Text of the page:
MR. INSKIPP'S admired picture of the Empty Wallet,has been rendered by Mr. GILlER with truth and feeling. It has great merit, certainly ; but a poor creature suffering the pains of hunger is not a subject for a painter, and excites pain rather than sympathy. The absence of beauty in the girl's face (which, however, possesses interesting characteo—her matted black hair falling over her eyes, and her thin arms, together with the desolate scene, tell a melancholy tale without the comment of the "empty wallet." Mr. KNIGHT'S clever picture, The Smugglers Alarmed, has been litho- graphed by THOMAS FAIRLAND, in a good bold style, and makes an effective print. It is, on the whole, a faithful copy of the original, and well drawn ; but the look and air of the black have not that resolute cha- racter and fearless expression which rendered that fine study of African nature so admirable. The tints of the drawing are poor ; the light ones are raiv, and the darker monotonous, to which latter quality the uniformity of texture adds a heaviness. It is as though the dresses were drawn from cork models. This print has not that richness, depth, and clearness, which we remark in the Misers; a lithographic print by CHARLES FAIRLAND, from the popular picture by QUINTIN MATSYS, at Windsor.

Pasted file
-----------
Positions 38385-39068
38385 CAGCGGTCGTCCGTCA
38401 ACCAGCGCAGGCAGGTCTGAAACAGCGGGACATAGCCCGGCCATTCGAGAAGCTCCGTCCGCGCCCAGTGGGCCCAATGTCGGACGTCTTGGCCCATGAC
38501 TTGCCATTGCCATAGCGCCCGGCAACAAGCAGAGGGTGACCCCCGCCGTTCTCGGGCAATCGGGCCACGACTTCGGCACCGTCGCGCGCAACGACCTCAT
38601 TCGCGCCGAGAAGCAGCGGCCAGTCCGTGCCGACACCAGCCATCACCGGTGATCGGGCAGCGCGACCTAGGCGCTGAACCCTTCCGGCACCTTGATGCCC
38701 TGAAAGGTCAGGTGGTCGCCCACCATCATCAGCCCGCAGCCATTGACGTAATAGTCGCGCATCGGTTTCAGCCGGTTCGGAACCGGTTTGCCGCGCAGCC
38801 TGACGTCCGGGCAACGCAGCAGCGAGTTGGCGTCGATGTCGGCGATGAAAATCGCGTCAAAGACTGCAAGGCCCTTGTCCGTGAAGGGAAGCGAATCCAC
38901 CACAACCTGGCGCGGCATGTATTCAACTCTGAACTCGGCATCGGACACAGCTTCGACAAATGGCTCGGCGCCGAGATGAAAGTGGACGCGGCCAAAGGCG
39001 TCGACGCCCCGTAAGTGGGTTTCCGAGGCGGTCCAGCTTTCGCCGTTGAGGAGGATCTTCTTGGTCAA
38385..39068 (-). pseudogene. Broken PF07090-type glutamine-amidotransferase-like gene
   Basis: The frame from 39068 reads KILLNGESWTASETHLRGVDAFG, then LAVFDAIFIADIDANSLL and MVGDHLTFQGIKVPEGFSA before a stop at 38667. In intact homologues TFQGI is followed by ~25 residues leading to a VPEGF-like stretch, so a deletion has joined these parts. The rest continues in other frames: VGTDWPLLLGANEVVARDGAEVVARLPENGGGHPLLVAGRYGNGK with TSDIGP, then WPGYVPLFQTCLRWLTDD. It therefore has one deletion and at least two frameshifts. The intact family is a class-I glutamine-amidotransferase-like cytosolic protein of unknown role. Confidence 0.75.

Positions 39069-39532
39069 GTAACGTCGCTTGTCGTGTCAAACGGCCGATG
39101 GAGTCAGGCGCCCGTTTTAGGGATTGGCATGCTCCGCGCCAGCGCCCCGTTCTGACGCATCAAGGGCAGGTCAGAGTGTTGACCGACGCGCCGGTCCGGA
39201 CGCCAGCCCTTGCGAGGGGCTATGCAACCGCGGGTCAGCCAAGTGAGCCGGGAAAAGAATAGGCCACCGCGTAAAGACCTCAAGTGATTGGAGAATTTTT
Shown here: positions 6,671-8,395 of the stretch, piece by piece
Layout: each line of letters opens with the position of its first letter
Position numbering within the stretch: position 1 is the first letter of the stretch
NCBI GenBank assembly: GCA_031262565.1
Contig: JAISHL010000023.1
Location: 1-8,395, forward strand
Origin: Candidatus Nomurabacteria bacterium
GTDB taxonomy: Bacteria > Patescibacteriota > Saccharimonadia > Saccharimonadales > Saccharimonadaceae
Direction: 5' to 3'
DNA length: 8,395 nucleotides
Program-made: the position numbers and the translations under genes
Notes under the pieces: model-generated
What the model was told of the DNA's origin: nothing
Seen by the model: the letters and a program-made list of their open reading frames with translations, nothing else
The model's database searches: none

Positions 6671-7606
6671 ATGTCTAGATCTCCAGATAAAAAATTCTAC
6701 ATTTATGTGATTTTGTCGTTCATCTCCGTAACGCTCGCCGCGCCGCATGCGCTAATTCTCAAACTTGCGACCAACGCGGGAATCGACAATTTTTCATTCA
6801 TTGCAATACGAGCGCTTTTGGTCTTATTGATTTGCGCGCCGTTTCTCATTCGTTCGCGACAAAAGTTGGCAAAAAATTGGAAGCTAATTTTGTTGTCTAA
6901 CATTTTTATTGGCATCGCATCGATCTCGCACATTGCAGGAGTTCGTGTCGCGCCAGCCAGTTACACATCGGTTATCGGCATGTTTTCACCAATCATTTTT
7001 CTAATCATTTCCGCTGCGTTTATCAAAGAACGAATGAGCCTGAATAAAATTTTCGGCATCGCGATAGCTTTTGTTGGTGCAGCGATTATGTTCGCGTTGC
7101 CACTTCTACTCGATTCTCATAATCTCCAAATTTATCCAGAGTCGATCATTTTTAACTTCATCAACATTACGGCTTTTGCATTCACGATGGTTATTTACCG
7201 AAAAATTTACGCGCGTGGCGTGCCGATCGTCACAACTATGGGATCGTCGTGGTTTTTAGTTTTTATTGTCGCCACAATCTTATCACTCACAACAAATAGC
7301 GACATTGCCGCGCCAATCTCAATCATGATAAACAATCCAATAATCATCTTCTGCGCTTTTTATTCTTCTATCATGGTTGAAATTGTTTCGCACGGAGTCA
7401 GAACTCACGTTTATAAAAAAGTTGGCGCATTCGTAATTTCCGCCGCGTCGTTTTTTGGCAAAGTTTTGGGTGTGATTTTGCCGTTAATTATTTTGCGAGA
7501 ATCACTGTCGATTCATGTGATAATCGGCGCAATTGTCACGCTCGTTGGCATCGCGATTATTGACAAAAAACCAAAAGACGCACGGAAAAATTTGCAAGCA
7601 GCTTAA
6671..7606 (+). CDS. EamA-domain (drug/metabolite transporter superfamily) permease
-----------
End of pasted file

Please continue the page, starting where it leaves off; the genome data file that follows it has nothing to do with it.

A clear and bright lithographic drawing, by GILES, of The King's 'farriers in Kennel, from a picture by R. B. Dsvis, will be Interesting, no doubt, to sportsmen and dog-fanciers, especially as they are portraits. Four pretty little views of Kenilworth Castle, on a sheet, are some- what ambitiously decorated with ornamental frame-work, which spoils the effect of the scenes themselves. But they are for the Leamington market ; and this, we suppose, accounts for the superfluity.